NEWS MEDIA UPDATE · SECOND CIRCUIT · Libel · June 29, 2006
Allegation of indirect defamation not supported by law
June 29, 2006 · Indirect harm by a defamatory statement because of a close connection to the defamed party is not enough to bring a successful claim under New York law unless an average person would know the statement was meant to hurt that party, a federal appeals court ruled earlier this month.
The U.S. Court of Appeals in Manhattan (2nd. Cir.) declined to rule on whether that same statement defamed a German media conglomerate by questioning its financial standing. A unanimous three-judge panel ruled June 5 that the German-to-English translation of the original interview made it difficult to analyze whether it was permissible opinion or legally actionable fact.
The case involves the Kirch Group, a German media conglomerate that filed for bankruptcy protection and alleged its financial peril was partially caused by a conspiracy by Liberty Media Group and Deutsche Bank, including the statement by bank CEO Dr. Rolf-Ernst Breuer in an February 2002 interview with Bloomberg Television. Bloomberg’s online service produced a brief English-language, online version of the story.
Kirch Group, undergoing a reorganization that required several billion dollars in new capital for inter-company transactions, alleged that Liberty viewed Kirch Group as a competitor.
In the interview with Bloomberg Television, Breuer said of Kirch Group’s capital financing plans: “All that you can hear and read about this is that the financial sector is not willing to provide further debt or equity under current conditions.”
Kirch Group alleged that the statement was false, Breuer knew it was false, and it led to investors and lenders losing confidence in the company. International Television Trading Corp. (ITTC) — Kirch Group’s exclusive agent in North America — also was named in the suit, filed in February 2003.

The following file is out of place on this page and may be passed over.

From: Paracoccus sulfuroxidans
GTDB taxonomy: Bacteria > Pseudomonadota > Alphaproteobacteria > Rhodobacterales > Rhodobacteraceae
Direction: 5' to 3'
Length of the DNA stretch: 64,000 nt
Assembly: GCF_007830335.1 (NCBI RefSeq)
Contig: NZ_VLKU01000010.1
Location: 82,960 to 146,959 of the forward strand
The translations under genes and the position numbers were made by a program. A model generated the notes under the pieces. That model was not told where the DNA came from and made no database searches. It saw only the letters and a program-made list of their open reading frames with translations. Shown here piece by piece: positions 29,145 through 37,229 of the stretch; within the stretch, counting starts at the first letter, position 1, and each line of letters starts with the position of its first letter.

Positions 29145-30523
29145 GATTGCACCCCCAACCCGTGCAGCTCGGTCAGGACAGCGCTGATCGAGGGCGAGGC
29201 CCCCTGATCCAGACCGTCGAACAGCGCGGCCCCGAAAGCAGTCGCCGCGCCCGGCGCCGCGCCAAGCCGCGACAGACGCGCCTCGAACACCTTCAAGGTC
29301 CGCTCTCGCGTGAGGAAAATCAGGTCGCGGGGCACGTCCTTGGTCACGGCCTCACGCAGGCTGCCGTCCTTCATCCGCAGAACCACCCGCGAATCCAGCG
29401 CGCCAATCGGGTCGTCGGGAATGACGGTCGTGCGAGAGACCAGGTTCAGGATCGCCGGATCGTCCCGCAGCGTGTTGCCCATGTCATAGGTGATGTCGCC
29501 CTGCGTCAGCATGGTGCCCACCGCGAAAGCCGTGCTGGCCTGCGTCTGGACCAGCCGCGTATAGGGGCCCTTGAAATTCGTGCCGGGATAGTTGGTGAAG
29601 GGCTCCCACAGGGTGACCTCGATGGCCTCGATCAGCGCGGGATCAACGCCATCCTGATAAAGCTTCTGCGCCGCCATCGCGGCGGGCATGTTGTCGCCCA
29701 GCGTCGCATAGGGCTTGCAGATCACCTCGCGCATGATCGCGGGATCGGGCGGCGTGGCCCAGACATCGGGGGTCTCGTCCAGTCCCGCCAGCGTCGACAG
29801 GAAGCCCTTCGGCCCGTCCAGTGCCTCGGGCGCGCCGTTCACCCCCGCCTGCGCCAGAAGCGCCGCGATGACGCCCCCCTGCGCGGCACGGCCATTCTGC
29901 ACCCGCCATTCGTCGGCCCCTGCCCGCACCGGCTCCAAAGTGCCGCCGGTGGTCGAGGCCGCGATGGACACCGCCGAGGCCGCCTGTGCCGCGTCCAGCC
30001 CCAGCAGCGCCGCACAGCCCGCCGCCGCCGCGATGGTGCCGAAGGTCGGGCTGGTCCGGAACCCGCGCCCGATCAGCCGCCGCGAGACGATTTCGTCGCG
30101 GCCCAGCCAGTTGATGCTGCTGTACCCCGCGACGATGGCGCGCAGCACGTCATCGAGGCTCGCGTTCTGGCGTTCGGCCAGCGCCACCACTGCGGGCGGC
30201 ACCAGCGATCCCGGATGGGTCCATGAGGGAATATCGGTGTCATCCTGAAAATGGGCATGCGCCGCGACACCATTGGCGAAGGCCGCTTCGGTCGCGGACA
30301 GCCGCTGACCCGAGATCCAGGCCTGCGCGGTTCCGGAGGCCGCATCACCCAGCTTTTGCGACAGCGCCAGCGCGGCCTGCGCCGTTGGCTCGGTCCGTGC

The three-judge panel, in an opinion by Judge Robert D. Sack, dismissed the portion of the suit against ITTC, ruling that Breuer’s statements were not “of and concerning” the company.
“We know of no principle of defamation law that permits someone to recover for a defamation of another solely because the communication contains an allegedly false implication that the person bringing suit is at risk of loss,” according to Sack, who was the original author of Sack on Defamation: Libel, Slander, and other Problems, an authoritative text on libel law. “A false disparaging statement about IBM, for example, would not, we think, ordinarily be a defamatory statement ‘of and concerning’ all of IBM’s suppliers, employers, and dealers, however much they may be injured as a result.”
U.S. District Court Judge Naomi Reice Buchwald had dismissed the entire complaint, finding Breuer’s comments to be pure opinion and thus not legally actionable. The appeals court reversed that holding regarding KirchGroup and returned the case to the lower court to determine if a U.S. federal court is the proper forum for a dispute between German companies.
(Kirch v. Liberty Media Corp., Rodney A. Smolla, University of Richmond School of Law for Dr. Leo Kirch; Michael E. Petrella, Law Offices of Sean F. O’Shea, New York, for International Televison Trading Corp.; R. Stan Mortenson, Baker Botts, New York, for Liberty Media Corp.) — PS